Market Overview

Lawsuit Could be a Catalyst for Small-Cap Name Document Security Systems


The buying and selling of patents is big business on Wall Street, along with suing companies over alleged patent violations. In 2011, InterDigital (NASDAQ: IDCC) shares soared on speculation that Apple (NASDAQ: AAPL) and Google (NASDAQ: GOOG) may get into a bidding war for the company in order to secure its valuable patents.

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Google instead bought Motorola Mobility for $40 per share, or $12.5 billion - a whopping 63 percent premium versus Motorola Mobility's prior day's closing stock price. The deal was done largely to acquire Motorola's patent portfolio. At the time, Google said that "Motorola's patent portfolio will help protect the Android ecosystem."

While blockbuster acquisitions driven by competition for patents aren't an everyday occurrence, intellectual property lawsuits are. In fact, suing infringing companies has become a viable business model. Consider a company called Vringo (NYSE: VRNG). The stock is up almost 300 percent in 2012, largely driven by an article written by investor and entrepreneur James Altucher outlining a patent lawsuit brought by Vringo against Google.

VirnetX (NYSE: VHC) is another company in which the business model is to use its portfolio of patents to generate revenues, largely through lawsuits brought against some of the largest tech companies in the world. That stock has jumped 62 percent in 2012 and is up almost 800 percent over the last 5 years.

Other companies have business models that are falling apart, but nevertheless could be acquisition targets because of a vast patent portfolio. An obvious example of this situation would be spiraling Blackberry-maker Research in Motion (NASDAQ: RIMM).

So, what does all of this have to do with small-cap stock Document Security Systems (NYSE: DSS)? Well, The company has a lawsuit pending against Internet sensation, which could provide a very meaningful catalyst for the stock price. Specifically, in October 2011, Document Security Systems filed a lawsuit against alleging that it had misappropriated trade secrets and breached confidentiality agreements with the company.

The first hearing in the suit has been moved up to August 16, 2012 in U.S. Federal Court. It had originally been scheduled for October 9, 2012.

A company press release states that "the suit involves DSS's proprietary digital copy protection technology." Furthermore, "DSS contends that this technology has been utilized by on billions of internet generated coupons since 2006."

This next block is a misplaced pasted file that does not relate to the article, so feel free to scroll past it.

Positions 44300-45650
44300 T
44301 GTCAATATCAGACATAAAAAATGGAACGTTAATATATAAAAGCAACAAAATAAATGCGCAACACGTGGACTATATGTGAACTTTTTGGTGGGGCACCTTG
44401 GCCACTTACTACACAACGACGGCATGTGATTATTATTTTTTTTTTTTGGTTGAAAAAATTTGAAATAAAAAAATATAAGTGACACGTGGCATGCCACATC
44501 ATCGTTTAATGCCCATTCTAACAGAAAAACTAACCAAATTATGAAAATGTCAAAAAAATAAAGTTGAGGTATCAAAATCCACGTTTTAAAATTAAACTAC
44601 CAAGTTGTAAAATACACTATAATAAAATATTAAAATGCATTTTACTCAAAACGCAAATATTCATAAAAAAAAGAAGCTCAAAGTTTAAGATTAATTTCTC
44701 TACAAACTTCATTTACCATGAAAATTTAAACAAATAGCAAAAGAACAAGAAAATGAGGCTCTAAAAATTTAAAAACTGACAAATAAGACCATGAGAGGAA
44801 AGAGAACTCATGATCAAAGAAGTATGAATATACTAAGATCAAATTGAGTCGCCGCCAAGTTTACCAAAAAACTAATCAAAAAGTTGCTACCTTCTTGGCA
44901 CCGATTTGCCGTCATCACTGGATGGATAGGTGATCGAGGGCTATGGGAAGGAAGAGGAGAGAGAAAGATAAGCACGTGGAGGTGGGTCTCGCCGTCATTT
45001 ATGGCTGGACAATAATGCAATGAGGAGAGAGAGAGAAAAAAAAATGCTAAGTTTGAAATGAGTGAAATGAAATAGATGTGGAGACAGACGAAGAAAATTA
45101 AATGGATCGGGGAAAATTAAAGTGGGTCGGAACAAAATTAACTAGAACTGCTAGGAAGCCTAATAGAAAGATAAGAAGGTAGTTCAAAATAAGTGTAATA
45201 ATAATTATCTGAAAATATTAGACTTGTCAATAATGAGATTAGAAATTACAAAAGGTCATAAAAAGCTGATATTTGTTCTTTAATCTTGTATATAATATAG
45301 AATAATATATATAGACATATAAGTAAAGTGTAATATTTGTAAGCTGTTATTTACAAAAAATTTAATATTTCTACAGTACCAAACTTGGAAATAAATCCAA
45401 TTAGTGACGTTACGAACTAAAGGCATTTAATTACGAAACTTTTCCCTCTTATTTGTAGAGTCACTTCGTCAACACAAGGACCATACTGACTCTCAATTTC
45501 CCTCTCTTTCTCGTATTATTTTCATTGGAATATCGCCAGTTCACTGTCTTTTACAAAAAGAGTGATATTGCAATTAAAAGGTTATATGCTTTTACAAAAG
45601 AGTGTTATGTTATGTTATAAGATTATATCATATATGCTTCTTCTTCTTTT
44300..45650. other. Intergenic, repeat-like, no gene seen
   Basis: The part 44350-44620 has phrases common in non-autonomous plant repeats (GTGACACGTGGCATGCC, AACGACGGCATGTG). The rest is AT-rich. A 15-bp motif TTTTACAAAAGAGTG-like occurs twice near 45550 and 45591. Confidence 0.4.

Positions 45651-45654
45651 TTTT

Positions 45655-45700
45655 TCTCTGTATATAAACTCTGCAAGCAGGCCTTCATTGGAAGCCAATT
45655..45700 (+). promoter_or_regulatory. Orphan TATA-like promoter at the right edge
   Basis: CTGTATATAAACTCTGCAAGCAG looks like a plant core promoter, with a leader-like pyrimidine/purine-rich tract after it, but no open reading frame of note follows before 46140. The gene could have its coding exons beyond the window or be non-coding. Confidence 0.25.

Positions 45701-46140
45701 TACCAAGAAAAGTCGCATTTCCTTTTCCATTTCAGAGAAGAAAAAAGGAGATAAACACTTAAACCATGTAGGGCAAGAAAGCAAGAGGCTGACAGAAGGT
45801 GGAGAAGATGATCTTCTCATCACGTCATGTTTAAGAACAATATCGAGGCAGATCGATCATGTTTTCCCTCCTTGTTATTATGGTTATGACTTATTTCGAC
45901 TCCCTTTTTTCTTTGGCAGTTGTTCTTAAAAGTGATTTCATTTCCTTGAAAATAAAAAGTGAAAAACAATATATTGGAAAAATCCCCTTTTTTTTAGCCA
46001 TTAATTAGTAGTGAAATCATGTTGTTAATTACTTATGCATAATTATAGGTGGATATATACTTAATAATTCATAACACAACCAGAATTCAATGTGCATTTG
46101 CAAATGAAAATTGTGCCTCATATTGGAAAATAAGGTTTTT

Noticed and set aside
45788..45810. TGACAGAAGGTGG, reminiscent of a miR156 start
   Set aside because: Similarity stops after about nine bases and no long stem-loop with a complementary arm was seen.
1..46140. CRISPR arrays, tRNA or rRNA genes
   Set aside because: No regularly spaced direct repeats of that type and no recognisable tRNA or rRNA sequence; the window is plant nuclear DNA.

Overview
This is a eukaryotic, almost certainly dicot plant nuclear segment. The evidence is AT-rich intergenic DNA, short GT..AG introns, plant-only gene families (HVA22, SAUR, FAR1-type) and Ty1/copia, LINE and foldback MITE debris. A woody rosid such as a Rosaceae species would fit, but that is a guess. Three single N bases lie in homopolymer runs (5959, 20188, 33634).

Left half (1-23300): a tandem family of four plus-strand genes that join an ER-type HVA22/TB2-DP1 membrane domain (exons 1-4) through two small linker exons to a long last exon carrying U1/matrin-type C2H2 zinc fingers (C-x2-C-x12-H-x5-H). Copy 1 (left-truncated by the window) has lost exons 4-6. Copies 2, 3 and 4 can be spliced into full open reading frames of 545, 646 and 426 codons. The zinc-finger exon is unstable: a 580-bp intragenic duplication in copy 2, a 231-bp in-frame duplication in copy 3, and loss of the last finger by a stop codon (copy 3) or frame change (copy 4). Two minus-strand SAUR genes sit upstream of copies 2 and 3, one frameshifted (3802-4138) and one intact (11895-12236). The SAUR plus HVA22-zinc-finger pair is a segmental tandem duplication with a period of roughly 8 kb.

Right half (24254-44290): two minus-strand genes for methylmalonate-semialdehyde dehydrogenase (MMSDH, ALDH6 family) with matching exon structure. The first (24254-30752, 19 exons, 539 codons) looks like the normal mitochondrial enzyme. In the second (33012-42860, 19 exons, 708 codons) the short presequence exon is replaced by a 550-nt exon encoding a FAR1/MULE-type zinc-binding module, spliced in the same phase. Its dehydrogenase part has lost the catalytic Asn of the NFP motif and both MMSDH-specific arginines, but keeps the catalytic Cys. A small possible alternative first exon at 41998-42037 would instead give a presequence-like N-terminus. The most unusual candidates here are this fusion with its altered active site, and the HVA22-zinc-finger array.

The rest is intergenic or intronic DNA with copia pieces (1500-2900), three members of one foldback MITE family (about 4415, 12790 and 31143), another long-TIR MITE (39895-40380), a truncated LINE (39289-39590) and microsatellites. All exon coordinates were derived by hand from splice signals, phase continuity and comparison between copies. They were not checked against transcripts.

Patrick White, CEO of Document Security Systems, said "It is our contention that has utilized a copy protection technology which DSS provided to them for review under a strict non-disclosure agreement. Our research indicates that has printed this particular technology on billions of internet generated coupons since 2006."

While there is not a dollar amount in damages currently attached to the lawsuit, the company told Benzinga that it estimates could owe as much as $40 to $45 million per year on a retroactive basis going back to 2006. If Document Security Systems were to collect even half of what it thinks it is owed, it would receive a payday of well over $100 million. At the high end, it could be $250 million. This dwarfs the company's current market-cap of around $81 million.

In January 2012, Document Security Systems hired ipCapital Group, a leading intellectual property strategy consulting firm, "to define an expert strategy for the expansion and protection of DSS's IP portfolio."

At that time, John Cronin, Managing Director and Chairman of ipCapital Group said that "our initial engagement with DSS will start with an analysis of their unique IP landscape. We will then use this intelligence to help define an IP protection strategy and expansion program that will allow DSS to drive success for its key business partners and significant revenues for the company.”